President, Moorfield Storey Institute
The polling company Gallup has waded into the debate regarding how many Americans are gay, lesbian, bisexual or transgender. It asked 121,290 individuals about their sexual orientation and gender identity, and, based on their answers, it came up with an estimate of 3.4 percent.
Gallup recognizes problems with its methodology, however:
As a group still subject to social stigma, many of those who identify as lesbian, gay, bisexual, or transgender may not be forthcoming about this identity when asked about it in a survey. Therefore, it's likely that some Americans in what is commonly referred to as "the closet" would not be included in the estimates derived from the Gallup interviews.
Gallup says it used a "broad measure of personal identification as LGBT" but admits that it actually excludes "sexual or other behavior, either past or present." In other words, individuals who consistently and regularly have same-sex relationships but who label themselves as heterosexual are not counted as members of the LGBT community.
The results of the poll indicate strongly that the estimate itself is clearly low. We have no reason to suspect that sexual orientation varies by race, age or income, but how one labels oneself does change from category to category. Gay religious fundamentalists are more likely to avoid labeling themselves as gay than are gay secular humanists, for example.
What we find in the Gallup survey is a pattern where some within the community are more willing to identify as LGBT than others. Non-Hispanic whites are less willing to identify as LGBT than are blacks, Hispanics or Asians. Whereas 4.6 percent of the black community identifies as LGBT, the percentage among non-Hispanic whites is just 3.2 percent.
Similarly, we see vast differences between age groups. Whereas 6.4 percent of people between the ages of 18 and 29 identify as LGBT, only 3.2 percent of those between the ages of 30 and 49 do so. We know younger gay people don't attach the same stigma to being gay that older ones do. Though there is a certain amount of fluidity in sexual identification, one's sexual attractions rarely shift substantially -- though one's behavior can change dramatically.
Even among the young, there are still plenty of individuals reluctant to identify as LGBT for numerous reasons, such as family or religious identification. It is unlikely that 100 percent of individuals who are LGBT will ever identify as such.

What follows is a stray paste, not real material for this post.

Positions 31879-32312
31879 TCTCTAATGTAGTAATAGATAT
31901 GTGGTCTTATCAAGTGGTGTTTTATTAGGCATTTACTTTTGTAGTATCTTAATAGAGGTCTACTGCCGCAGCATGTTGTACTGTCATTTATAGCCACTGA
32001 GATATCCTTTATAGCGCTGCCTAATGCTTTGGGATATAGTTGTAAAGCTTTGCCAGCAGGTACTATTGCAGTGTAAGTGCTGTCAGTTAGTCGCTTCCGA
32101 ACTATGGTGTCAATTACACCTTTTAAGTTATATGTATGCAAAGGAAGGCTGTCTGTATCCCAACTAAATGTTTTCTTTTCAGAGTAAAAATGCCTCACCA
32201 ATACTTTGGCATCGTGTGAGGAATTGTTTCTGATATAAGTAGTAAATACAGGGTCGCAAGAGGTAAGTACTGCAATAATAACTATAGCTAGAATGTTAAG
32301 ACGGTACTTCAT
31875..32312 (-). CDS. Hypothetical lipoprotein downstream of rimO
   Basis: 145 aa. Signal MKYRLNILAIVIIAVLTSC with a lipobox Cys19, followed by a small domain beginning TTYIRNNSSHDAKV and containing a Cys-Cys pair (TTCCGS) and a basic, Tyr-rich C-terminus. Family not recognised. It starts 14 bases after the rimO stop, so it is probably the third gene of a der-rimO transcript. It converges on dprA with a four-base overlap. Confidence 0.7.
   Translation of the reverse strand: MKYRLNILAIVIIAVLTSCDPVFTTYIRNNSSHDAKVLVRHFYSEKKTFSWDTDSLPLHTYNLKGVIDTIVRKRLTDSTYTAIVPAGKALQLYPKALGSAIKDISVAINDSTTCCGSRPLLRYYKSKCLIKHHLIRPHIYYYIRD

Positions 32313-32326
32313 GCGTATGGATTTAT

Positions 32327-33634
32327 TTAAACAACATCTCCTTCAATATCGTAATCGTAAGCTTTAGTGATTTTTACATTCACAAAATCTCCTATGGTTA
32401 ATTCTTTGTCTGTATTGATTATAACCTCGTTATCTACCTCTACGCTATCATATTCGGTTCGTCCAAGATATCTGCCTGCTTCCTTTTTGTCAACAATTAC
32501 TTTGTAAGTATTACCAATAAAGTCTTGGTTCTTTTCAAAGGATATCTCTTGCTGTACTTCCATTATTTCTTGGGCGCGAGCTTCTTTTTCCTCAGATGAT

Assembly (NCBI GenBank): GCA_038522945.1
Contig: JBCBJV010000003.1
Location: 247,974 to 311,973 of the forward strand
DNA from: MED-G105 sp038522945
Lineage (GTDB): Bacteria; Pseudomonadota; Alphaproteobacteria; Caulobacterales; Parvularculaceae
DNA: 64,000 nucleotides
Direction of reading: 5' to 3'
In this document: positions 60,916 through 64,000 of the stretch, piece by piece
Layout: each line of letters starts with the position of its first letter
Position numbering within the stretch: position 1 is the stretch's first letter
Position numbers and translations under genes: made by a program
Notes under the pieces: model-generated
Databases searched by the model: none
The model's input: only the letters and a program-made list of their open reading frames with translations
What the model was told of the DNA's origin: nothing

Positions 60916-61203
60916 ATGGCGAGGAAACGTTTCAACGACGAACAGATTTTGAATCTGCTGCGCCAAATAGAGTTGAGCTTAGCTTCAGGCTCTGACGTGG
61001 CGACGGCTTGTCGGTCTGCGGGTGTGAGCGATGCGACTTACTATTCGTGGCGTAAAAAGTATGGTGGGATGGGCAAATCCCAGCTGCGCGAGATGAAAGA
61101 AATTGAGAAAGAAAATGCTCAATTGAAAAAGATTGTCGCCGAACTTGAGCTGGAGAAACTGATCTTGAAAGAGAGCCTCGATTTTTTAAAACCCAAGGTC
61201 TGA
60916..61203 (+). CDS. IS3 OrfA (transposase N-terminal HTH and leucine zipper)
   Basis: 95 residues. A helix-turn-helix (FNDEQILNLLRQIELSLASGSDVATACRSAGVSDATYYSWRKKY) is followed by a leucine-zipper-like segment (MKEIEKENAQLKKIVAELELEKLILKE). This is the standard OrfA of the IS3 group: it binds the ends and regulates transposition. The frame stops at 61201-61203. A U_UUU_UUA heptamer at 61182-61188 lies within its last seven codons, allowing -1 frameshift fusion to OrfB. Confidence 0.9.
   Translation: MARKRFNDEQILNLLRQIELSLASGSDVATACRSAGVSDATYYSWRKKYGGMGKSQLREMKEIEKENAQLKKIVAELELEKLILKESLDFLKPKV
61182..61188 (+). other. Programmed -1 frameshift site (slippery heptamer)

There are also differences according to income. Gallup reports:
Among those who report income, about 16% of LGBT-identified individuals have incomes above $90,000 per year, compared with 21% of the overall adult population. Additionally, 35% of those who identify as LGBT report incomes of less than $24,000 a year, significantly higher than the 24% for the population in general. These findings are consistent with research showing that LGBT people are at a higher risk of poverty.
There are some problems with this assertion. First, income correlates highly with age. Younger people, who are less wealthy in general, are more likely to identify as LGBT. That fact alone drives down the average for the LGBT community. In addition, women are far more likely to identify as LGBT than are men, and there is a lower income average for women in general. The "poverty" difference may not be measuring LGBT poverty at all but the relatively less-well-off status of younger people and women.
The survey also showed that LGBT women are as likely as others to be raising children. The presence of children in the home is more likely to raise poverty levels; more mouths to feed with the same income means more relative poverty. This is particularly true for single mothers, and if lesbian mothers are less likely to be partnered than straight mothers, it would raise the poverty average for all LGBT people.
Once we get beyond the basic results, we still don't know precisely how many people are gay, lesbian, bisexual or transgender. Results from younger people show that once we factor in people's reluctance to identify themselves, the percentage is probably above 5 percent. It seems reasonable to me to assume that the total number, while unknowable, is probably 5 to 10 percent of the population. Even with the low estimate, this is still 15.5 million Americans, and up to 31.1 million at the high estimate.
But should these numbers matter at all? Would marriage equality cease to matter if gays were 1 percent of the population?
Rights are not bestowed by group membership (though we often find people willing to deny rights to individuals because they are members of a group). That is what the concept of "individual rights" is all about. They belong to the individual. And, in the United States, it is supposed to be individual rights that undergird our legal system.
Thomas Jefferson would not have been keen on voters having the power to determine whether individuals or minorities have certain rights, as was the case with the infamous Proposition 8 in California. He wrote, "The majority, oppressing an individual, is guilty of a crime, abuses its strength, and by acting on the law of the strongest breaks up the foundations of society." He argued that "the rights of the whole can be no more than the sum of the rights of the individuals." That means that the best principle of the American republic is to "secure to all its citizens a perfect equality of rights." A perfect equality of rights can't be secured when gay and lesbian people are treated as second-class citizens, and not because of their individuality but because of an irrelevant collective trait.